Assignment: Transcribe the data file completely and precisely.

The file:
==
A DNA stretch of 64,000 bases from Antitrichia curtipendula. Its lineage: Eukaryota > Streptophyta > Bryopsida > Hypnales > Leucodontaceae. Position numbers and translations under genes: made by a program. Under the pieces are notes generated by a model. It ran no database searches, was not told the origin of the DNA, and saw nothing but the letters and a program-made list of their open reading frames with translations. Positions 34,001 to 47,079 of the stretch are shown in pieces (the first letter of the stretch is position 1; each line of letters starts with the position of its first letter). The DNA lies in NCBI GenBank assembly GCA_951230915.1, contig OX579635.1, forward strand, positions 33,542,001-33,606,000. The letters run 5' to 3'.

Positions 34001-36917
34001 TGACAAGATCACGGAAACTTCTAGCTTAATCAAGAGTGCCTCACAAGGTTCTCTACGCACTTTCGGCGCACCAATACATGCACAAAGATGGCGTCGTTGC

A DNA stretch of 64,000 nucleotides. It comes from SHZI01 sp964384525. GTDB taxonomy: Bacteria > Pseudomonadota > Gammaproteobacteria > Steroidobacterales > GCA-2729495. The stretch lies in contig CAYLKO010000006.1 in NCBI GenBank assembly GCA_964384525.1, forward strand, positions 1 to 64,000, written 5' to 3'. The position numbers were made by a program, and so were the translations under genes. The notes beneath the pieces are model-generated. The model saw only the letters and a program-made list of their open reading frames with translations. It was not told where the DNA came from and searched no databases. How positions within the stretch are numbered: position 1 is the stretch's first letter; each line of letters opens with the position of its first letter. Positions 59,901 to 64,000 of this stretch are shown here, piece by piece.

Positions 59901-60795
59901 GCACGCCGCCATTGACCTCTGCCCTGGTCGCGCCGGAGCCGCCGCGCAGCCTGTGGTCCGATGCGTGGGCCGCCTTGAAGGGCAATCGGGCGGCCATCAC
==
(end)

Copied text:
A DNA stretch of 64,000 bases from Antitrichia curtipendula. Its lineage: Eukaryota > Streptophyta > Bryopsida > Hypnales > Leucodontaceae. Position numbers and translations under genes: made by a program. Under the pieces are notes generated by a model. It ran no database searches, was not told the origin of the DNA, and saw nothing but the letters and a program-made list of their open reading frames with translations. Positions 34,001 to 47,079 of the stretch are shown in pieces (the first letter of the stretch is position 1; each line of letters starts with the position of its first letter). The DNA lies in NCBI GenBank assembly GCA_951230915.1, contig OX579635.1, forward strand, positions 33,542,001-33,606,000. The letters run 5' to 3'.

Positions 34001-36917
34001 TGACAAGATCACGGAAACTTCTAGCTTAATCAAGAGTGCCTCACAAGGTTCTCTACGCACTTTCGGCGCACCAATACATGCACAAAGATGGCGTCGTTGC

A DNA stretch of 64,000 nucleotides. It comes from SHZI01 sp964384525. GTDB taxonomy: Bacteria > Pseudomonadota > Gammaproteobacteria > Steroidobacterales > GCA-2729495. The stretch lies in contig CAYLKO010000006.1 in NCBI GenBank assembly GCA_964384525.1, forward strand, positions 1 to 64,000, written 5' to 3'. The position numbers were made by a program, and so were the translations under genes. The notes beneath the pieces are model-generated. The model saw only the letters and a program-made list of their open reading frames with translations. It was not told where the DNA came from and searched no databases. How positions within the stretch are numbered: position 1 is the stretch's first letter; each line of letters opens with the position of its first letter. Positions 59,901 to 64,000 of this stretch are shown here, piece by piece.

Positions 59901-60795
59901 GCACGCCGCCATTGACCTCTGCCCTGGTCGCGCCGGAGCCGCCGCGCAGCCTGTGGTCCGATGCGTGGGCCGCCTTGAAGGGCAATCGGGCGGCCATCAC